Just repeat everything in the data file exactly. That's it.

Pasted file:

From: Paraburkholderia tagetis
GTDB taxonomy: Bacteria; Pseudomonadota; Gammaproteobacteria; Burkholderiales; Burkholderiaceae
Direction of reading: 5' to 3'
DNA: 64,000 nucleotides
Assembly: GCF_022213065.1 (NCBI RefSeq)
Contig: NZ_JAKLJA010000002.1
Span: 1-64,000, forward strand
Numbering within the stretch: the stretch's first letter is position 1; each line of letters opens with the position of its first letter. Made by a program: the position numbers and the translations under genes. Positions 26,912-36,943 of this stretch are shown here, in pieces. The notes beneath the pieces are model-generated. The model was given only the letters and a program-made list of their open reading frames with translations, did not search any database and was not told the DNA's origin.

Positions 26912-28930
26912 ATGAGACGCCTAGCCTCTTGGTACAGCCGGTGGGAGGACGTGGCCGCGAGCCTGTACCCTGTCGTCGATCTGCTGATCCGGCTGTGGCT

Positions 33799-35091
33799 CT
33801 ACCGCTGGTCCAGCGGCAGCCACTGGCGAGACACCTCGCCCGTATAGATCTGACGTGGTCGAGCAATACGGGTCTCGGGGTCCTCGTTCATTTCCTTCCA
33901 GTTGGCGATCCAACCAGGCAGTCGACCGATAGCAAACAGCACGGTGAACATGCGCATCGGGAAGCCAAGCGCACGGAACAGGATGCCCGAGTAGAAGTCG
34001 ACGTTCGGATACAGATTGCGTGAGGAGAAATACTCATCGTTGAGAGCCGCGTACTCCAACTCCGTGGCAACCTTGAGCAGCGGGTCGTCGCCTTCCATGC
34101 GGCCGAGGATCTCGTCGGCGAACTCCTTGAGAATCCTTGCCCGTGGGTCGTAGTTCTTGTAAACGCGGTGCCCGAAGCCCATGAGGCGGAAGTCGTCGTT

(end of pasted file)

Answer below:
From: Paraburkholderia tagetis
GTDB taxonomy: Bacteria; Pseudomonadota; Gammaproteobacteria; Burkholderiales; Burkholderiaceae
Direction of reading: 5' to 3'
DNA: 64,000 nucleotides
Assembly: GCF_022213065.1 (NCBI RefSeq)
Contig: NZ_JAKLJA010000002.1
Span: 1-64,000, forward strand
Numbering within the stretch: the stretch's first letter is position 1; each line of letters opens with the position of its first letter. Made by a program: the position numbers and the translations under genes. Positions 26,912-36,943 of this stretch are shown here, in pieces. The notes beneath the pieces are model-generated. The model was given only the letters and a program-made list of their open reading frames with translations, did not search any database and was not told the DNA's origin.

Positions 26912-28930
26912 ATGAGACGCCTAGCCTCTTGGTACAGCCGGTGGGAGGACGTGGCCGCGAGCCTGTACCCTGTCGTCGATCTGCTGATCCGGCTGTGGCT

Positions 33799-35091
33799 CT
33801 ACCGCTGGTCCAGCGGCAGCCACTGGCGAGACACCTCGCCCGTATAGATCTGACGTGGTCGAGCAATACGGGTCTCGGGGTCCTCGTTCATTTCCTTCCA
33901 GTTGGCGATCCAACCAGGCAGTCGACCGATAGCAAACAGCACGGTGAACATGCGCATCGGGAAGCCAAGCGCACGGAACAGGATGCCCGAGTAGAAGTCG
34001 ACGTTCGGATACAGATTGCGTGAGGAGAAATACTCATCGTTGAGAGCCGCGTACTCCAACTCCGTGGCAACCTTGAGCAGCGGGTCGTCGCCTTCCATGC
34101 GGCCGAGGATCTCGTCGGCGAACTCCTTGAGAATCCTTGCCCGTGGGTCGTAGTTCTTGTAAACGCGGTGCCCGAAGCCCATGAGGCGGAAGTCGTCGTT